SYDNEY, Australia (AP) -- All athletes competing at the Sydney 2000 Olympics will have access to a free legal service.
The New South Wales Bar Association on Thursday unveiled its Olympic pro bono plan, which involves 50 lawyers who volunteered to assist athletes in any Australian Court or the Court of Arbitration for Sports.
Michael Slattery, who organized the plan, said lawyers would be available 24 hours a day.
"The regulation of sport has become extraordinarily complex and the athletes are far more regularly calling on barristers to make sure these complex rules are applied with fairness," he said.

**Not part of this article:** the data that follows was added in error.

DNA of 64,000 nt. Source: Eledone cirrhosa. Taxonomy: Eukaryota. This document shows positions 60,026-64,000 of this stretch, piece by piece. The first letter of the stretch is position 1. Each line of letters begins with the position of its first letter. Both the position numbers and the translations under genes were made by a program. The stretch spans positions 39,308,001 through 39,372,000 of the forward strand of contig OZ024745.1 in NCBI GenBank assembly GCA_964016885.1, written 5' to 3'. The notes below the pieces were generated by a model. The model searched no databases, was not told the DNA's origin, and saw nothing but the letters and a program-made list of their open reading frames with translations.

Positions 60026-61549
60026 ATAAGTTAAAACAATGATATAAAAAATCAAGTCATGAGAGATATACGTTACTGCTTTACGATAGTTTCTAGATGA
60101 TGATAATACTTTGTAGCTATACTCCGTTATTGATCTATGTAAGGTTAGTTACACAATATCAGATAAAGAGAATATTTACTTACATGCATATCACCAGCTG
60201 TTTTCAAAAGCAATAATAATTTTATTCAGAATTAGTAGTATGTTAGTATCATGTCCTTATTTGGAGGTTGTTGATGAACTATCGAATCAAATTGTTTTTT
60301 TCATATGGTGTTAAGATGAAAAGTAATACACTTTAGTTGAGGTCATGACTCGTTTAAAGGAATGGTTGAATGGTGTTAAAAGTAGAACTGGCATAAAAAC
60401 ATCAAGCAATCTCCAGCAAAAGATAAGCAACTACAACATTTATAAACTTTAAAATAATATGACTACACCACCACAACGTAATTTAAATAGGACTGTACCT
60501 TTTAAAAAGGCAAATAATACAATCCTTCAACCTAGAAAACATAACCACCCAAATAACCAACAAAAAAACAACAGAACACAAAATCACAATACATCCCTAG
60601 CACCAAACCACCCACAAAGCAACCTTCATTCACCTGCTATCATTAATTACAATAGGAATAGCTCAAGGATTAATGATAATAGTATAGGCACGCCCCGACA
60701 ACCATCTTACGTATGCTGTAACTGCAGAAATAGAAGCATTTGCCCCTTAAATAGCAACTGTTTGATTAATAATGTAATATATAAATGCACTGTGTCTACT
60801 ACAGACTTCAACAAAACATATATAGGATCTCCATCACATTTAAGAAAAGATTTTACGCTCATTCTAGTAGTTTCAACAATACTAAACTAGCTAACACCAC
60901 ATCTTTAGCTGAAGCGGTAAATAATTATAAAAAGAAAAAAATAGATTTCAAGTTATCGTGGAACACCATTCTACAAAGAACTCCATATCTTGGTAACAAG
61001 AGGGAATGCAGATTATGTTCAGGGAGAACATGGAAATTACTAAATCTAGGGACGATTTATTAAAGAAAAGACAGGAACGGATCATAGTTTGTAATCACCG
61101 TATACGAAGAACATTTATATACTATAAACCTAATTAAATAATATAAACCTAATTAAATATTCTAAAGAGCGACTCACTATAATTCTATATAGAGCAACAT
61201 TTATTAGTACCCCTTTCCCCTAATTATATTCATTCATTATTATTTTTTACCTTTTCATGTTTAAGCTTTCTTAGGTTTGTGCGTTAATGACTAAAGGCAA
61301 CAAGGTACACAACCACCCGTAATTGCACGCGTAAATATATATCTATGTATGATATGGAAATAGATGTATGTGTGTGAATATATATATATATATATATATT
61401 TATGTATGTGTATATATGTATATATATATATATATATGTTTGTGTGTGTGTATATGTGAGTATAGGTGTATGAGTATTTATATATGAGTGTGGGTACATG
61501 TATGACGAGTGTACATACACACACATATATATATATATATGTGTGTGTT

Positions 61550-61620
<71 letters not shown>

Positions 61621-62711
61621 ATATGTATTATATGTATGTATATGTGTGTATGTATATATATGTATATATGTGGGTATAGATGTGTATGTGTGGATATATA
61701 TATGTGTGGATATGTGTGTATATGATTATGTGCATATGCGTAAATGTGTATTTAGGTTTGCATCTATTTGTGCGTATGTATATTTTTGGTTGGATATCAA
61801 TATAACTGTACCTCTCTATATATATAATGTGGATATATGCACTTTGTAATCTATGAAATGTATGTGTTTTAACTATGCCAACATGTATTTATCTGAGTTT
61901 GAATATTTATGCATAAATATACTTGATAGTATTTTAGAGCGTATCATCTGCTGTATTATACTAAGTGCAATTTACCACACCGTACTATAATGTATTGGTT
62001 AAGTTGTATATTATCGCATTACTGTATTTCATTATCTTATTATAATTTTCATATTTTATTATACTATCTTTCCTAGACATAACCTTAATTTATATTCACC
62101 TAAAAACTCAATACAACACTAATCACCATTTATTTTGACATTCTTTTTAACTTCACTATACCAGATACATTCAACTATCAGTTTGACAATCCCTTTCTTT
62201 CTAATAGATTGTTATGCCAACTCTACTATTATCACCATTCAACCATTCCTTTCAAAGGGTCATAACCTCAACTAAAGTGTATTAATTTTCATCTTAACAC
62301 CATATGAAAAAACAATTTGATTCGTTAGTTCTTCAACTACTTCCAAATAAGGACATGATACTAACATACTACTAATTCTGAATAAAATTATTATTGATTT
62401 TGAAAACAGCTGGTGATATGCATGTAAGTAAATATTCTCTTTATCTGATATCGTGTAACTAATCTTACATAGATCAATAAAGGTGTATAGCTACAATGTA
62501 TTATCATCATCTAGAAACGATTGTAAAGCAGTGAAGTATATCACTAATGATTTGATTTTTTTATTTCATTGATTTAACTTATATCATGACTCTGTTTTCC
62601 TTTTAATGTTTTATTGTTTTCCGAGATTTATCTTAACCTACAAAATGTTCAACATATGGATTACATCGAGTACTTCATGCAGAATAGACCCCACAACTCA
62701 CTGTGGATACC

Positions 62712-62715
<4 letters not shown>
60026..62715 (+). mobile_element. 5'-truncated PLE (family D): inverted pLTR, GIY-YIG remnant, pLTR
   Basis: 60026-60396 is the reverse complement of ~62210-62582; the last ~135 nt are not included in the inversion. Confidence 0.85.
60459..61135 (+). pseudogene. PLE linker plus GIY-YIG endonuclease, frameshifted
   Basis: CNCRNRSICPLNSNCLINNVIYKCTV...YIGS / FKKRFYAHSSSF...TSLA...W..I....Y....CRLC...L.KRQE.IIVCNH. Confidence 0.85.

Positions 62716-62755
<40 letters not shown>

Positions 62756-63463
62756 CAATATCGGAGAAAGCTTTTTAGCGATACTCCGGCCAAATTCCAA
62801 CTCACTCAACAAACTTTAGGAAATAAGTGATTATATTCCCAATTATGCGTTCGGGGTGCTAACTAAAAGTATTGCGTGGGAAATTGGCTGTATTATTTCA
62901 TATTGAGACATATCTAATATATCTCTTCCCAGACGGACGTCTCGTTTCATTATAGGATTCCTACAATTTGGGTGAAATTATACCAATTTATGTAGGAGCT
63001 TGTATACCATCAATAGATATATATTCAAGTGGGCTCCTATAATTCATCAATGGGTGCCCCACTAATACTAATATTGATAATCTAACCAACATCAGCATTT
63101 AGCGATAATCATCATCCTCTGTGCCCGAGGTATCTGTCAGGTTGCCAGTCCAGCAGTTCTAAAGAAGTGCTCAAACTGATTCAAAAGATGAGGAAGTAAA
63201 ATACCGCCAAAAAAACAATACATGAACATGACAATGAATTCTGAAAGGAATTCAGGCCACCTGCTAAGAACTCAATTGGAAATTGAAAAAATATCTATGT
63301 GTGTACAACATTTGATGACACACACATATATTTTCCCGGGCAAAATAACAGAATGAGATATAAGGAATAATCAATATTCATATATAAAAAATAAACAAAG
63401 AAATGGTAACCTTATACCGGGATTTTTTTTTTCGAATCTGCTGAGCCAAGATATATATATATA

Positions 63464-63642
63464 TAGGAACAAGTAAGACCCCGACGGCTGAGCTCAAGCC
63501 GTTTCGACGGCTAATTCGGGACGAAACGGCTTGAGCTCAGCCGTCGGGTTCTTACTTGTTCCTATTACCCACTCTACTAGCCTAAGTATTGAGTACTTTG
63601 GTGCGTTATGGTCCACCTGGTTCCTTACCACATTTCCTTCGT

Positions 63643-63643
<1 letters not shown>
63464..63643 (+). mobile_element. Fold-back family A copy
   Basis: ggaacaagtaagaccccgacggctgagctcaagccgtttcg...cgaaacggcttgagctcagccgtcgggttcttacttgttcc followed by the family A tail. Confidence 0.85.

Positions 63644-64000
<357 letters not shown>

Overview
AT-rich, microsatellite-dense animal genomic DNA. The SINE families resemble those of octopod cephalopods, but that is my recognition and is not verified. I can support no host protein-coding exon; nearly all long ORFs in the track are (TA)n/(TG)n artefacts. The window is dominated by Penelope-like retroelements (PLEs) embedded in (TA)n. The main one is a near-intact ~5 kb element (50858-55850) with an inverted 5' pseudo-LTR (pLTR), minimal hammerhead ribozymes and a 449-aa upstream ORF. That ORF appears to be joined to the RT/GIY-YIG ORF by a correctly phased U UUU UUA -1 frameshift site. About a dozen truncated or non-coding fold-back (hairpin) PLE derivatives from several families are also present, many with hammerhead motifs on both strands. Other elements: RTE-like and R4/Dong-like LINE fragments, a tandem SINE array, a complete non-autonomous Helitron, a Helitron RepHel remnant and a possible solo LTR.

Slattery said he expected the bulk of cases to involve positive doping tests and disputes over team selections after the Sept.15-Oct. 1 games begin.
"We are not offering free help to drug cheats, we are offering help to people who have been accused of a variety of misdemeanors and who may or may not be guilty," he said.
"We are offering athletes the same fairness in defending charges as they would be offered under Australian law."
Slattery said many nations have legal advisers traveling with their Olympic teams, but athletes from some African, Asian, South American and eastern European teams might benefit from the free help.
Most criminal and civil courts in Sydney will be closed during the Olympics.